One of the most common PR measurement questions we receive is, “What is the value of an impression?”
The short answer: nothing. Impressions are worth nothing by themselves. The long answer has a fair bit of nuance to it.
Why do we measure impressions?
Impressions are a diagnostic metric; if your earned media placement or advertisement isn’t seen by anyone, then we know its impact to your business is also zero.
Secondly, impressions are the precursor to their outcomes. Ideally, an impression leads to a change in awareness or perception—if it’s impactful.
An unimpactful impression is one in which there was no change to awareness or perception. For example, I drive past billboards and advertisements every morning on my commute to work. I can’t recall a single brand or product on any recent drive. The billboard owner would count my exposure as an impression, when selling that space to advertisers, even if it doesn’t changed my awareness or perception.
Contrast that impression with the impression you’ll receive after watching this hilarious short ad (not a client, no relationship, mildly NSFW for the most conservative workplaces):
You only need to watch that once, and you will likely agree that your awareness and perception has changed significantly. Set a reminder on your smartphone for a week from now and see if you can NOT remember this video after only one viewing.
Impressions thus vary in quality. Poor quality impressions do nothing to change awareness and perception. High quality impressions grow awareness and improve perception. How do we assign a value to impressions as they relate to the work we do in earned media?
Determine the value of an earned media impression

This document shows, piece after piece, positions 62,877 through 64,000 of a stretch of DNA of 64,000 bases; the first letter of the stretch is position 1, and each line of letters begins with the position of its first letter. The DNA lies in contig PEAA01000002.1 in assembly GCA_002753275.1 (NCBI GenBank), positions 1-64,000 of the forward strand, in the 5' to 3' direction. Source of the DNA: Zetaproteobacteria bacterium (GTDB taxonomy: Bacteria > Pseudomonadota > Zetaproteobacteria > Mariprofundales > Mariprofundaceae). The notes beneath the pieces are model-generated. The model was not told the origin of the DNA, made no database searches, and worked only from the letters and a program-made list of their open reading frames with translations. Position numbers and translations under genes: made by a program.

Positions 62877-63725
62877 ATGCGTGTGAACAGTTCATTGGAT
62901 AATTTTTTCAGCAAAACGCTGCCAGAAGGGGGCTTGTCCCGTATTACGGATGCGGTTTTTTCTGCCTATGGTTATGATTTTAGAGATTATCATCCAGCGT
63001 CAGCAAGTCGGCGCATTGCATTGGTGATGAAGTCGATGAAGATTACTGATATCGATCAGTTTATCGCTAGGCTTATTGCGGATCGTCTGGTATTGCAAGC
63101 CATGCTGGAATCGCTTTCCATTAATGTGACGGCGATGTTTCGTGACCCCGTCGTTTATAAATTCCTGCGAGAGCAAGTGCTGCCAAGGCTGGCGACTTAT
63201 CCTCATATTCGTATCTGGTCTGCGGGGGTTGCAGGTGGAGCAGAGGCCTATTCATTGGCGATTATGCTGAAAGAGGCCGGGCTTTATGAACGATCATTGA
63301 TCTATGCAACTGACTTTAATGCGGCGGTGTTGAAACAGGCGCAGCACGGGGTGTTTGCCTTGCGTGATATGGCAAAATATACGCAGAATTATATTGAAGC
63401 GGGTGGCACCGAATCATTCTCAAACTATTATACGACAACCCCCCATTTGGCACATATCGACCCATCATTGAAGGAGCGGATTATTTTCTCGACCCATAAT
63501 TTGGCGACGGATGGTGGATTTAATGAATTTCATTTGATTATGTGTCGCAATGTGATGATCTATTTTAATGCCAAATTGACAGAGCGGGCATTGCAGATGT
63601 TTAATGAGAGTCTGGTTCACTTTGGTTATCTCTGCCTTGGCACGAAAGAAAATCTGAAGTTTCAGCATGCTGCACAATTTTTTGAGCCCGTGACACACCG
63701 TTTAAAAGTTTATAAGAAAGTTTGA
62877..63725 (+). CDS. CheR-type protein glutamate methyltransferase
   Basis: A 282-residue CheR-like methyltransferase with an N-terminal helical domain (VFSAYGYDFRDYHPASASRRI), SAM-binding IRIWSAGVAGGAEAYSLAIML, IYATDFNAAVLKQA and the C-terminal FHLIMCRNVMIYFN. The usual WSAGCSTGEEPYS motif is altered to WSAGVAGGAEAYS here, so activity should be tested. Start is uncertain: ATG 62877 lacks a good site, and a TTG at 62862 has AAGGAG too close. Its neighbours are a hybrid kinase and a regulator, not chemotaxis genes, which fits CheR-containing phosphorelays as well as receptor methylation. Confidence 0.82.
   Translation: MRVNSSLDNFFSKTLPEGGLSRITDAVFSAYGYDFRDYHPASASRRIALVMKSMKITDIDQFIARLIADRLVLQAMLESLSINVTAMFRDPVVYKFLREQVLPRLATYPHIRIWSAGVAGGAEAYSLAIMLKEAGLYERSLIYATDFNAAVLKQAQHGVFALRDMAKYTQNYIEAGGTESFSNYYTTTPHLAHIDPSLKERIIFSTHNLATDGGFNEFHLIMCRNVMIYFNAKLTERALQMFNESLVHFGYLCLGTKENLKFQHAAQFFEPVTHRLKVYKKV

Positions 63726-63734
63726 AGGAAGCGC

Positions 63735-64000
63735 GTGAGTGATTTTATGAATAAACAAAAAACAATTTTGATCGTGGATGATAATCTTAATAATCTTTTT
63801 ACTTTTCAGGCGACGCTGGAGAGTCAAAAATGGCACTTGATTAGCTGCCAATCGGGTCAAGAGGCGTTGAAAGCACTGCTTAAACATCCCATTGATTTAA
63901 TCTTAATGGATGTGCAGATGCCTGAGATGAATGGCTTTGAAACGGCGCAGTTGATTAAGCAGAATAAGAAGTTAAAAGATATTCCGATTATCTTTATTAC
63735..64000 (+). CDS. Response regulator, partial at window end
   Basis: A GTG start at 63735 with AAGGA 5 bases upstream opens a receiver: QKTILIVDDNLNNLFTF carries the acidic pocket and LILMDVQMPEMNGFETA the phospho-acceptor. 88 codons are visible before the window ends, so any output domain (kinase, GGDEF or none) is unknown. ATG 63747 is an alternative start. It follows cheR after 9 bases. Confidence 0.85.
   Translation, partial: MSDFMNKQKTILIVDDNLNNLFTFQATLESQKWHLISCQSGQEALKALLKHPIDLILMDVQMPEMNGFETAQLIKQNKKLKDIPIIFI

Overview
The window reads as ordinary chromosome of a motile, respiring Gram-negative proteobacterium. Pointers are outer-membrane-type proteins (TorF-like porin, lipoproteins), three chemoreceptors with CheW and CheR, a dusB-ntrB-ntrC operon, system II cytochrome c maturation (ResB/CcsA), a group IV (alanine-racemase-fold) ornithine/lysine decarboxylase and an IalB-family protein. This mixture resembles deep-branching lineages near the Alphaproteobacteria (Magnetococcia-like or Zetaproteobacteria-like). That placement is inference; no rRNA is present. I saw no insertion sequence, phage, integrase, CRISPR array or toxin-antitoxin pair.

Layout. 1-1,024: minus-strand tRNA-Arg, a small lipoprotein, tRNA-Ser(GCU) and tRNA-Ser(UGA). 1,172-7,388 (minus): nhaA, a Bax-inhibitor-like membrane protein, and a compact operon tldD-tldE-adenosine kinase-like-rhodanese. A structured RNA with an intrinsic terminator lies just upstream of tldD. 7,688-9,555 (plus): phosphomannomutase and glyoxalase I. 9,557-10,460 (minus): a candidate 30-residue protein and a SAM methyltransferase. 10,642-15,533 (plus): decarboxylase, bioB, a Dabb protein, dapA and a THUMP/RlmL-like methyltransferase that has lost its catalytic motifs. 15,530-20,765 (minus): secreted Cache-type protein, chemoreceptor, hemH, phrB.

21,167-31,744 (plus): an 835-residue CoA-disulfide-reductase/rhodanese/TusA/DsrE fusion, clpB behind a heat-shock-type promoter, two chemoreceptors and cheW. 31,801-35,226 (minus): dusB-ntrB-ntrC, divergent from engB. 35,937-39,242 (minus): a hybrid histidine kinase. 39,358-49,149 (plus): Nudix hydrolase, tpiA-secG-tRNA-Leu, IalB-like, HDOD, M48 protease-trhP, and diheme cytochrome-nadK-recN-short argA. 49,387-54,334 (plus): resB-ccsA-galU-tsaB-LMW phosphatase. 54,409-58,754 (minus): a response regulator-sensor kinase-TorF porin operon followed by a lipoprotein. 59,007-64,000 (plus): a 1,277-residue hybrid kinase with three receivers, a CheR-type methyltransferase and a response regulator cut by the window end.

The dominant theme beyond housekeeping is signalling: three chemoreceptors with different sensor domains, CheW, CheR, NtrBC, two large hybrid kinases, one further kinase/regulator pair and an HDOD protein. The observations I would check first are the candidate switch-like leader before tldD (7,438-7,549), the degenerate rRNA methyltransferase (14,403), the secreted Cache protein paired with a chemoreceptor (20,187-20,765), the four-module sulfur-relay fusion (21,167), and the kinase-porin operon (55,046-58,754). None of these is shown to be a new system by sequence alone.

Here’s a simple way to do so: measure how often people search for you by name. The example brand and product above, Squatty Potty, is more than 7 years old. Yet when you look in Google Trends, we see that the brand achieved some prominence early in 2015 for an appearance on Shark Tank, but didn’t really hit its stride until October 2015 when its rather colorful ad came out:
Above, we see the value of the impressions from this particular ad dwarfed everything else they’ve tried to do to build awareness and perception in the last 7+ years. We see a direct impact on search volume from this particular piece of media. If search volume then leads to website traffic, you can measure the value of that website traffic using goals and goal values in Google Analytics (or the web analytics software of your choice), and ultimately reverse engineer the value of the impressions and the awareness or perception they created.
Measure perception through a survey
How else could you measure awareness and perception? Create a brand lift survey, which gauges respondents’ intent to purchase your products or services, and then measure before and after your earned media initiatives:
Above, we see that my audience’s intent to purchase changed dramatically when I released a new product and announced it with an influencer campaign (represented by the green bars that indicate intent to purchase from an on-site survey). I can then correlate purchase intent with actual sales to determine how impactful my campaigns have been.
The non-universal impression value
What have we learned? Since all impressions are not created equal, we can’t assign a universal value to the impression.
Instead, measure what impressions create, awareness and perception, and then assign values to these outcomes using your marketing analytics software.
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